Because this course will include students at differing levels of competence (those taking it for the first time and those repeating the course to get instruction in a different topic), allowance will be made for the needs of students at both levels of instruction in terms of expected levels of performance, testing, and grading. Students at the higher level will also be required to complete a research assignment, present the results to the class orally, and hand in a paper for grading.


Goals and Objectives of the Course

This will be the first course in which some students will deal with the unadapted Latin prose or poetry of ancient writers. Students should build on their previous knowledge of the Latin language and be able to make significant progress in the following: the ability to read unadapted Latin prose or poetry with the aid of notes and vocabulary; the study of literary techniques appropriate to the material read in Latin; an increase in reading vocabulary in Latin and knowledge of Latin-derived words in English; the study of aspects of Roman civilization relevant to the Latin readings; and recognition of similarities to and differences with contemporary literature or oratory.

Students will achieve a degree of competence in a foreign language and culture. 


Students will be able to:

a. emonstrate language skills appropriate to the level of study

b. analyze similarities and differences between their own and the target cultures

c. explain contemporary international issues from the perspectives of their own and the target cultures


Assessment Measures

There will be hour-exams (probably three) and a final exam - passages (chosen from those studied in class) to translate and comment upon (literary techniques, grammatical points, content with relevance to historical or political issues and the larger work from which passage is excerpted); scansion, if poetry; short sight translation (with notes and vocabulary) on later exams. A take-home sight translation may be employed in place of a sight translation on the final exam itself if so, this translation would be due at the time of the final exam and would not substitute for the exam on material studied since the previous exam. In addition, students who are not enrolled for the first time will complete a research assignment, present the results to the class orally, and hand in a paper for grading.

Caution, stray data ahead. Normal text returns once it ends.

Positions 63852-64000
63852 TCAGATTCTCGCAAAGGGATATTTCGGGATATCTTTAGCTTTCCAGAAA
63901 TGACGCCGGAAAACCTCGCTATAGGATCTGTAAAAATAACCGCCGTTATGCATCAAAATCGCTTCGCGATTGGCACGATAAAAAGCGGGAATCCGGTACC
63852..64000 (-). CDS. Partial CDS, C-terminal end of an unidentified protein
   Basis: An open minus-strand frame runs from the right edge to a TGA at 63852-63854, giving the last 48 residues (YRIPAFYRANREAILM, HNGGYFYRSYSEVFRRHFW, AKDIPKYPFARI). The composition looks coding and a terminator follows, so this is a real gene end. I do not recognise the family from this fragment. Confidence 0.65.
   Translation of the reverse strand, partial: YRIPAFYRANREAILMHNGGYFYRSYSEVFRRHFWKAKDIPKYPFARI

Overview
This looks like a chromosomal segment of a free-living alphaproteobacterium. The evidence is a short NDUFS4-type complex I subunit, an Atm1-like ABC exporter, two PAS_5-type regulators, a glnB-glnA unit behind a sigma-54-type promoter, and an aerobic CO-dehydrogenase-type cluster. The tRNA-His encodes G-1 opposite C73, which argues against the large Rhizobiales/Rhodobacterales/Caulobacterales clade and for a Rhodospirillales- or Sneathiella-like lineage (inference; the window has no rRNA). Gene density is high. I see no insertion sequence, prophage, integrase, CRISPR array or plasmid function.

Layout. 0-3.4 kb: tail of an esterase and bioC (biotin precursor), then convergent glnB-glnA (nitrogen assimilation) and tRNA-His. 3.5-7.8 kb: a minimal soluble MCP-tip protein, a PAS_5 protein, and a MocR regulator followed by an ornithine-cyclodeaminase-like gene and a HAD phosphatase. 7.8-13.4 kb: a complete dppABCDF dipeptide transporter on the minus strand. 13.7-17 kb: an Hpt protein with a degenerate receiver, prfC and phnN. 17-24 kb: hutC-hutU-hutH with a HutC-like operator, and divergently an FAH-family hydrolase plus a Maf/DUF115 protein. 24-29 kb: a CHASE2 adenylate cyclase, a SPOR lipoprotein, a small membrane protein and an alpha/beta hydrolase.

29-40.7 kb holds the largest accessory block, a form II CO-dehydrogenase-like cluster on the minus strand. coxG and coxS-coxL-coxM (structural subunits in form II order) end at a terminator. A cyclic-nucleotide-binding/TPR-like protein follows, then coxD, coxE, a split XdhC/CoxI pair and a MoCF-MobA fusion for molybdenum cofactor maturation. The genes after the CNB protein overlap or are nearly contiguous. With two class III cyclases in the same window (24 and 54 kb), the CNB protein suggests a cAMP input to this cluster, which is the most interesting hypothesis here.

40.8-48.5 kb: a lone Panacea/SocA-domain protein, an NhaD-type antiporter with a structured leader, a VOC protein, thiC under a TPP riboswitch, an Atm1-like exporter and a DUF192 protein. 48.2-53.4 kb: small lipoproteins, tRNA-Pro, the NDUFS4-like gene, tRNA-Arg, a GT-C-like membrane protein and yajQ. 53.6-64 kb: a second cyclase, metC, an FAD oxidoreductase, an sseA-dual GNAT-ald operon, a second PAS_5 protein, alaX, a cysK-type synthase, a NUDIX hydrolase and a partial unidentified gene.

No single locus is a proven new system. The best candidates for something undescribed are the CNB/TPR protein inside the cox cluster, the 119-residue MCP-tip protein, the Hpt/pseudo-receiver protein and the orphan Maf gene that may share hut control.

Other Course Information

A student who earns a minimum GPA of 2.4 in Latin 201 and 350 may request and be granted credit for six hours of Latin at the 100-level. Completion of this course and Latin 201 (7 hours total) will satisfy the B.A. language requirement for students able to begin college study of Latin at the intermediate level. Students taking this course will likely use it to satisfy the B.A. language requirement or fulfill requirements for the Latin minor.

Students completing the Latin minor may need to take this course several times to earn the eighteen hours needed for the minor.


Other Course Information



Approvals and Subsequent Reviews
September 2005 Reviewed Philip Sweet